In May 2021, members of the San Francisco Bay Area group 1000 Grandmothers for Future Generations* and their sister group of Lakota grandmothers from South Dakota traveled to Northern Minnesota to stand together with the “Water Protectors” in the Indigenous women led struggle to stop the Line 3 tar sands pipeline**.  At stake in the struggle are treaty rights, the protection of land, water and wild rice beds, and a habitable climate for future generations.  This video captures a rally in front of the Minnesota governor’s mansion where 1000 Grandmothers, Lakota grandmothers, grandmothers from the Twin Cities and Anishinaabe grandmothers joined together to call on the governor to stop the Line 3 tar sands pipeline and honor his own words:  “Any line that goes through treaty lands is a nonstarter for me”. 

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* 1000 Grandmothers for Future Generations – “We are elder women and allies stepping up to the urgency of the climate crisis. We act in support of the rights of Native Americans and other frontline communities. We believe that we cannot address the climate crisis without addressing systemic racism. That is what climate justice means to us.”

** Line 3 tar sands pipeline – The Line 3 pipeline originates in Alberta, Canada and spans Minnesota, ending in Superior, Wisconsin.  It is intended to carry an average of 760,000 barrels per day of one of the dirtiest fuels on earth, tar sands crude.  While this has been presented as a project to replace existing problematic pipes, the new pipes are larger and much of the route is new, crossing pristine watersheds.  This will lock in decades of increased tar sands production in a time of climate crisis, when the world needs to transition quickly off fossil fuels.

Featured Story – From The Border to Close the Camps

Featured Story – From The Border to Close the Camps

Featured Story – From The Border to Close the Camps

2017 & 2018 – Rallies brought communities together, along with hundreds of activists, a brass band and assorted musicians, on both sides of the border wall in Nogales, AZ and Nogales, Sonora.  These “Border Encuentros”, along with night rallies in the desert outside Eloy Detention Center, an ICE facility north of Tucson, were organized by School of the Americas Watch (SOAW).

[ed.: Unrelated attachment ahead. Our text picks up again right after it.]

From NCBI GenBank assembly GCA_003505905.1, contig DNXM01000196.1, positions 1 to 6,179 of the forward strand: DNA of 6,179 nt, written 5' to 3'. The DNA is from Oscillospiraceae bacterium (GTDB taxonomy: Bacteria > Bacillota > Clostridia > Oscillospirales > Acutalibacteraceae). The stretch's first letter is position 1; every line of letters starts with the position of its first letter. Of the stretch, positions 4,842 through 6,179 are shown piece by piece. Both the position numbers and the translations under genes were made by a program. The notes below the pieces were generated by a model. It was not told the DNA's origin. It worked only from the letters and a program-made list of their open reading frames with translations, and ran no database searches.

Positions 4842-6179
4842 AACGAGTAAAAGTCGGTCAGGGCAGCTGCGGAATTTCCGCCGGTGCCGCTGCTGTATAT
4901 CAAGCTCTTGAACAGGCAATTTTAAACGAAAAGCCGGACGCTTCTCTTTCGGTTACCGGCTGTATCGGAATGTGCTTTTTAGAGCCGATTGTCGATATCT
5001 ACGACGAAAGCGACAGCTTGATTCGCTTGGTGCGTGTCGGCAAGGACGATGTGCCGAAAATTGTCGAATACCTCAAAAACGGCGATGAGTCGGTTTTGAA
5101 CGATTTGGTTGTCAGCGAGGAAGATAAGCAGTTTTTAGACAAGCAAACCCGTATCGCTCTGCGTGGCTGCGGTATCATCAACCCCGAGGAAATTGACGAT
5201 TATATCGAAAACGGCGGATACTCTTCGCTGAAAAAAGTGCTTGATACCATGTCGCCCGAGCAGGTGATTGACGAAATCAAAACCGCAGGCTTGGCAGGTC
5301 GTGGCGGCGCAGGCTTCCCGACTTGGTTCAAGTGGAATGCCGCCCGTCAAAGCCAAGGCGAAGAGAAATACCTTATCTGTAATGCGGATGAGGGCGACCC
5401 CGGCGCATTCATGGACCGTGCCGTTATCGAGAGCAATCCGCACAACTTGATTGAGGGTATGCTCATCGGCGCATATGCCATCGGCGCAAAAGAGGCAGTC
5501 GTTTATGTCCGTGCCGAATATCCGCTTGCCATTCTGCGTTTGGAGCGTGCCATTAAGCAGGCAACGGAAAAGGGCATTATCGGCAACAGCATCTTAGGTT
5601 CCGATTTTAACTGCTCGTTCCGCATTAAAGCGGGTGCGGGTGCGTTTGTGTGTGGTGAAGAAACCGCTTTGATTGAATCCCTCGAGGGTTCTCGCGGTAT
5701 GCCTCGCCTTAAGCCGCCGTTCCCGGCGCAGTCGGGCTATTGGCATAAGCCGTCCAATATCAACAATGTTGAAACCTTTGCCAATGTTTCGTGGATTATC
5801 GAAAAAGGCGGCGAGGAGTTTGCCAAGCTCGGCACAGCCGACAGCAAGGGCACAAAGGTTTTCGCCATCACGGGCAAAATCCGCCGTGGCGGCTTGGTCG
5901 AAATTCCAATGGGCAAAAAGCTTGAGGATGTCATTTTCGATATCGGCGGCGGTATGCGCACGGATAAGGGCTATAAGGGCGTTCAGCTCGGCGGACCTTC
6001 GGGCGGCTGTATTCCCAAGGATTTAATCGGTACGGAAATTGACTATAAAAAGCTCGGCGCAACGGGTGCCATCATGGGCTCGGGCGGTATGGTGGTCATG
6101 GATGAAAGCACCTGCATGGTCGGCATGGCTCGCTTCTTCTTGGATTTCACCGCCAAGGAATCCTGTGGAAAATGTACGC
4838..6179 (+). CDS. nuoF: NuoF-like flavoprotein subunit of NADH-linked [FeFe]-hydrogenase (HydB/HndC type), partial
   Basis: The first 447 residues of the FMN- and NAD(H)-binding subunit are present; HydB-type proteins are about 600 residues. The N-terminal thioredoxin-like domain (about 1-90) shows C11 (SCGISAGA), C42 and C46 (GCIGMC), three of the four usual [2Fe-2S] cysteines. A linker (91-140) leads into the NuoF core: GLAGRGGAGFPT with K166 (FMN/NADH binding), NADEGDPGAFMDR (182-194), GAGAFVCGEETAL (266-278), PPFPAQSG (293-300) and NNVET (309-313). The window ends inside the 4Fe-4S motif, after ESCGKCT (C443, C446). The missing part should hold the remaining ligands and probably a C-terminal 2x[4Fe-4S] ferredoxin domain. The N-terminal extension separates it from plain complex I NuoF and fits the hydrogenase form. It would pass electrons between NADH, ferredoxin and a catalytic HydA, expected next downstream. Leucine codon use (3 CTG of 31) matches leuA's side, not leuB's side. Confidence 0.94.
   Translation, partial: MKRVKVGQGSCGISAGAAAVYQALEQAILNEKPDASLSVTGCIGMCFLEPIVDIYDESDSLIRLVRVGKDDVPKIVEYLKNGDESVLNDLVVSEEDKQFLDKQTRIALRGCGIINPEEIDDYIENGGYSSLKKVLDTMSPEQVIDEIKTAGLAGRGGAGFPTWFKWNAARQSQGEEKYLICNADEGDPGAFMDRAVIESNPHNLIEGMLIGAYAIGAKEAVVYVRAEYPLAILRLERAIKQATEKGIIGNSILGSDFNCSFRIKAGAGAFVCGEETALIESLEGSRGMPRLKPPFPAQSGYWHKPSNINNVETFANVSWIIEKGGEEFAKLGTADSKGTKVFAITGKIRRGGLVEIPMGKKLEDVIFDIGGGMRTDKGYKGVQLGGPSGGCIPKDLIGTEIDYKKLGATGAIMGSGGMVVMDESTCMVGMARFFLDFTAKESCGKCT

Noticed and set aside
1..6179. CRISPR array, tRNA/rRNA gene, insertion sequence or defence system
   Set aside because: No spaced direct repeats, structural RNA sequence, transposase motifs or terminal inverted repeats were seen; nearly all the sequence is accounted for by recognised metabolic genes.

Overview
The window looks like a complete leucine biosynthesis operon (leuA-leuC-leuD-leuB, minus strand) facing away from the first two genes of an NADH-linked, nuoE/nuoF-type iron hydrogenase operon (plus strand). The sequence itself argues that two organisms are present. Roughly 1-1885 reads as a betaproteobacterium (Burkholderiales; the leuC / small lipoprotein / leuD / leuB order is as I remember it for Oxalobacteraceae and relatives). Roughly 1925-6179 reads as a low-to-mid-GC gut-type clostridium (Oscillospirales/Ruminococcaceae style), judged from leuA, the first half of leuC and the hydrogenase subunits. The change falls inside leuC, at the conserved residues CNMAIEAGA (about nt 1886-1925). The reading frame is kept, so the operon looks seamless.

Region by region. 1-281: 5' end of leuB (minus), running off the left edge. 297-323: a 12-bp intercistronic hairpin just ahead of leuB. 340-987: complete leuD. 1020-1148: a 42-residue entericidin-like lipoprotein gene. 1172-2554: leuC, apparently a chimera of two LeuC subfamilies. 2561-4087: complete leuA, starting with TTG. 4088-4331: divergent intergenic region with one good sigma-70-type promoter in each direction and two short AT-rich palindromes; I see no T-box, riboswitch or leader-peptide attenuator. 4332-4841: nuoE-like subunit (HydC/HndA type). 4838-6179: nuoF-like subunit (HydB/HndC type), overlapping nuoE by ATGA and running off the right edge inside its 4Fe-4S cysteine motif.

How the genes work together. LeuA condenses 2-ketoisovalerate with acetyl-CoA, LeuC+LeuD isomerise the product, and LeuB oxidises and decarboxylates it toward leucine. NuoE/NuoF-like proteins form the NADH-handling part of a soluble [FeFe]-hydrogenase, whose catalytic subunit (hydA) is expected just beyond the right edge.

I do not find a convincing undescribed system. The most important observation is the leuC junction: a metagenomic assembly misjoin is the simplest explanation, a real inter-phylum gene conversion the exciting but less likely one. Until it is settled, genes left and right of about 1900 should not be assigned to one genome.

In 2019, numerous volunteers with the humanitarian aid group No More Deaths, faced trial at the US District Court in Tucson, AZ.  The charges against the volunteers ranged from federal misdemeanors for leaving aid (water, food and socks) for undocumented immigrants on a National Wildlife Refuge, to harboring undocumented immigrants, which is a felony.  In the first trial, 4 women were found guilty of entering the Cabeza Prieta National Wildlife Refuge without a permit and abandoning property (water and food).  This verdict was overturned a year later by a federal judge.  Another 4 volunteers were also criminally charged, but prosecutors dropped the charges and they were instead fined $250.  The third trial was against No More Deaths volunteer Scott Warren, who was acquitted of harboring undocumented immigrants.

In 2019, as the administration of 45 doubled down on its policy of family separation at the US southern border, Close the Camps rallies erupted across the country.  In San Francisco, numerous rallies attracted big and sometimes spontaneous crowds and closed down major streets. 

In August, rallies were held from noon to 1pm every single day in front of ICE’s SF field office.  Each rally was organized by a different community or group (librarians, adoptees, health workers, queers, lawyers, jewish communities etc) representing a powerful and unique view of the cruelty happening along the US border.  

Check out the video below-   Month of Momentum:  30 Days of Action to Close the Camps

Month of Momentum:  30 Days of Action to Close the Camps  (VIDEO)